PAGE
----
Interchangeable lens camera owners, be it a DSLR or mirrorless camera – you may have had the experience of uploading your photos onto your computer after a long day’s photoshoot, only to find infuriating dark spots on your well-framed Japanese food shot you spent hours on. And it’s not just on one photo, it’s on all your shots in the exact same position.
The bad news is your camera sensor (or to be more precise, the filter on top of your camera’s sensor) attracts dust like bees to honey. Cleaning it is a whole different ballgame too. Sure, you can patch it up in post, but taking care of the problem now saves you from clone stamping someone's face covered in dark spots in future.
Don’t worry, let us break down what you can do to clean your sensor in five simple steps.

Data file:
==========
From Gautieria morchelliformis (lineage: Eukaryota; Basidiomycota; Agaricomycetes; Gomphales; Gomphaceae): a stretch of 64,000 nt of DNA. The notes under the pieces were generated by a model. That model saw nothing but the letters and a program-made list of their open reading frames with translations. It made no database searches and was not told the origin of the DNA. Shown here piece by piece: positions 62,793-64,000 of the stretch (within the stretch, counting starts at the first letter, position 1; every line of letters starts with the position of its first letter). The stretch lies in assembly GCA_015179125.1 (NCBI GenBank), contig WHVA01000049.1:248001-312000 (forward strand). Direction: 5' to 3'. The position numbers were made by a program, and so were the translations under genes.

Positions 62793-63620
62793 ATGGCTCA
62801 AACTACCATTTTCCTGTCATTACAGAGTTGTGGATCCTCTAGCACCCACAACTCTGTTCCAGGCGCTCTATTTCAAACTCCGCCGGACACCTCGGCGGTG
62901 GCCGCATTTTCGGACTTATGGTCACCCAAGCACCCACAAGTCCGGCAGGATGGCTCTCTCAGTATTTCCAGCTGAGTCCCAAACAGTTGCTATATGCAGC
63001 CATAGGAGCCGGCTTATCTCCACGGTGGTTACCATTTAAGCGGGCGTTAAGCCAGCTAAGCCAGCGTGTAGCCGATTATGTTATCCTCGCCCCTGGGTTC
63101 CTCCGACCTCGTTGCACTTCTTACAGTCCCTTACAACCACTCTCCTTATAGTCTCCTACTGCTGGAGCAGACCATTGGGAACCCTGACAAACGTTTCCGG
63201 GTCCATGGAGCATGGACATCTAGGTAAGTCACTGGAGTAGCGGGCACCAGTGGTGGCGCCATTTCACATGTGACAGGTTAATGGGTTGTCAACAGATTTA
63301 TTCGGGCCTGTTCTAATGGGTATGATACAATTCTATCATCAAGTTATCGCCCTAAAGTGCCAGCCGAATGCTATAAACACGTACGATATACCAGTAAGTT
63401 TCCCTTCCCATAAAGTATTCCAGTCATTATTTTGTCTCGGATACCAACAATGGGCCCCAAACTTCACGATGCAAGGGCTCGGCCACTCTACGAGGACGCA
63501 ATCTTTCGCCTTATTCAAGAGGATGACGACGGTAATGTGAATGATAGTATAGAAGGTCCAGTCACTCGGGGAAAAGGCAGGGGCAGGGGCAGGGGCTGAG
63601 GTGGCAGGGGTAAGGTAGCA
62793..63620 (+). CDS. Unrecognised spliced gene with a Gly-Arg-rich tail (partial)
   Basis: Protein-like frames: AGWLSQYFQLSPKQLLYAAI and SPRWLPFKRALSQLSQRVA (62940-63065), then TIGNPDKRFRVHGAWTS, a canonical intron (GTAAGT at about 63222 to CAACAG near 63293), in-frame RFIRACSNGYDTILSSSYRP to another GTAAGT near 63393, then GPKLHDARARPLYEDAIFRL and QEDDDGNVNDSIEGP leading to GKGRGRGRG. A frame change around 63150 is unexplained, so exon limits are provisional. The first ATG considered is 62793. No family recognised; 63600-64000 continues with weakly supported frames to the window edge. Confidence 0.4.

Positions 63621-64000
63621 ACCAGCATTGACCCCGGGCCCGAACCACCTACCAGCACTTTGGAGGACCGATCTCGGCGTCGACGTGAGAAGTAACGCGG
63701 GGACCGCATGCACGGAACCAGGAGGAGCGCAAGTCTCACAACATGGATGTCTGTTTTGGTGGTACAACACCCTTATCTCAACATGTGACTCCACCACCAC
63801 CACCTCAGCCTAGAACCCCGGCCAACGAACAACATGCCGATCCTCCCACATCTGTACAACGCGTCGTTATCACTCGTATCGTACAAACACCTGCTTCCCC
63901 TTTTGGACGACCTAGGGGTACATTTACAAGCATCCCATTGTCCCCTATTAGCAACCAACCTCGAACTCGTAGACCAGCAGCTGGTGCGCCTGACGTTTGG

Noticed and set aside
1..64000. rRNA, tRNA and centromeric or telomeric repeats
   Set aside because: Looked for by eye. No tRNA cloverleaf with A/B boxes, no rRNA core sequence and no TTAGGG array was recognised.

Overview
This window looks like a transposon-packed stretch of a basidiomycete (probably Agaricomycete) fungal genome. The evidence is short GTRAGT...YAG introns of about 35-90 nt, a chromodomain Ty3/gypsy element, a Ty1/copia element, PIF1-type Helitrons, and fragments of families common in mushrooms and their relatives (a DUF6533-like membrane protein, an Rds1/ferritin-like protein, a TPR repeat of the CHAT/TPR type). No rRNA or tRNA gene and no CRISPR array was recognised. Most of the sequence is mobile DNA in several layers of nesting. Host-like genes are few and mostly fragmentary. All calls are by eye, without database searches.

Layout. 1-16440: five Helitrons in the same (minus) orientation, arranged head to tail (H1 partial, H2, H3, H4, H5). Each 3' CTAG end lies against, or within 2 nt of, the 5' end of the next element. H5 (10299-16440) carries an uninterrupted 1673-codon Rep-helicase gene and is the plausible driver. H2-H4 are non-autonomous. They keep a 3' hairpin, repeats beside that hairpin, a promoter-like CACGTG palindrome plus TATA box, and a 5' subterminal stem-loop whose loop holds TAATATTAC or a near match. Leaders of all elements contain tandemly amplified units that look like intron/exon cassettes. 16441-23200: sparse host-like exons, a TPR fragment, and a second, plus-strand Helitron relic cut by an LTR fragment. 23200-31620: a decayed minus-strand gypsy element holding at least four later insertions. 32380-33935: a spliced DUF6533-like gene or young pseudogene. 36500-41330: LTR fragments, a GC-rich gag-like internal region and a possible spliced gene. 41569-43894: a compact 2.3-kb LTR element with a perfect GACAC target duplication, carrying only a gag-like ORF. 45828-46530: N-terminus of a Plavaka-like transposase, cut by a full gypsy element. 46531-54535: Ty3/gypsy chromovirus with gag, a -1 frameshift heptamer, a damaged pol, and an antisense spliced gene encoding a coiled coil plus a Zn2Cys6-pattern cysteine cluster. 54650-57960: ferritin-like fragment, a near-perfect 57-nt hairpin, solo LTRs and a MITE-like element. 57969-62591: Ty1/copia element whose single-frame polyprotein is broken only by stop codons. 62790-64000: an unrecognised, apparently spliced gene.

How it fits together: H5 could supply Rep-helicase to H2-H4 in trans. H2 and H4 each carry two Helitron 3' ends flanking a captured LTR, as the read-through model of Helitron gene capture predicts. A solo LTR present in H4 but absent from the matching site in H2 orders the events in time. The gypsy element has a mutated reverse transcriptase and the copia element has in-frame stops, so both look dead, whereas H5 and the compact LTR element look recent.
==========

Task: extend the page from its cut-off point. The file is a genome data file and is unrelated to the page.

Step 2: Use an air blower, and not your mouth
Ever seen those odd, rocket-shaped air blowers in camera stores? These are perfect for dislodging dust off your sensor, while simultaneously not sucking dust back into the blower. Again, try pointing your camera towards the floor when using the blower, or drag someone to hold the camera for you.
Oh, and never, ever, use compressed air in a can to blow dust off. There’s some fluid that might come flying out when the can is tilted. And don’t use your mouth as the saliva can be damaging to the sensor, no matter how much you brushed and flossed.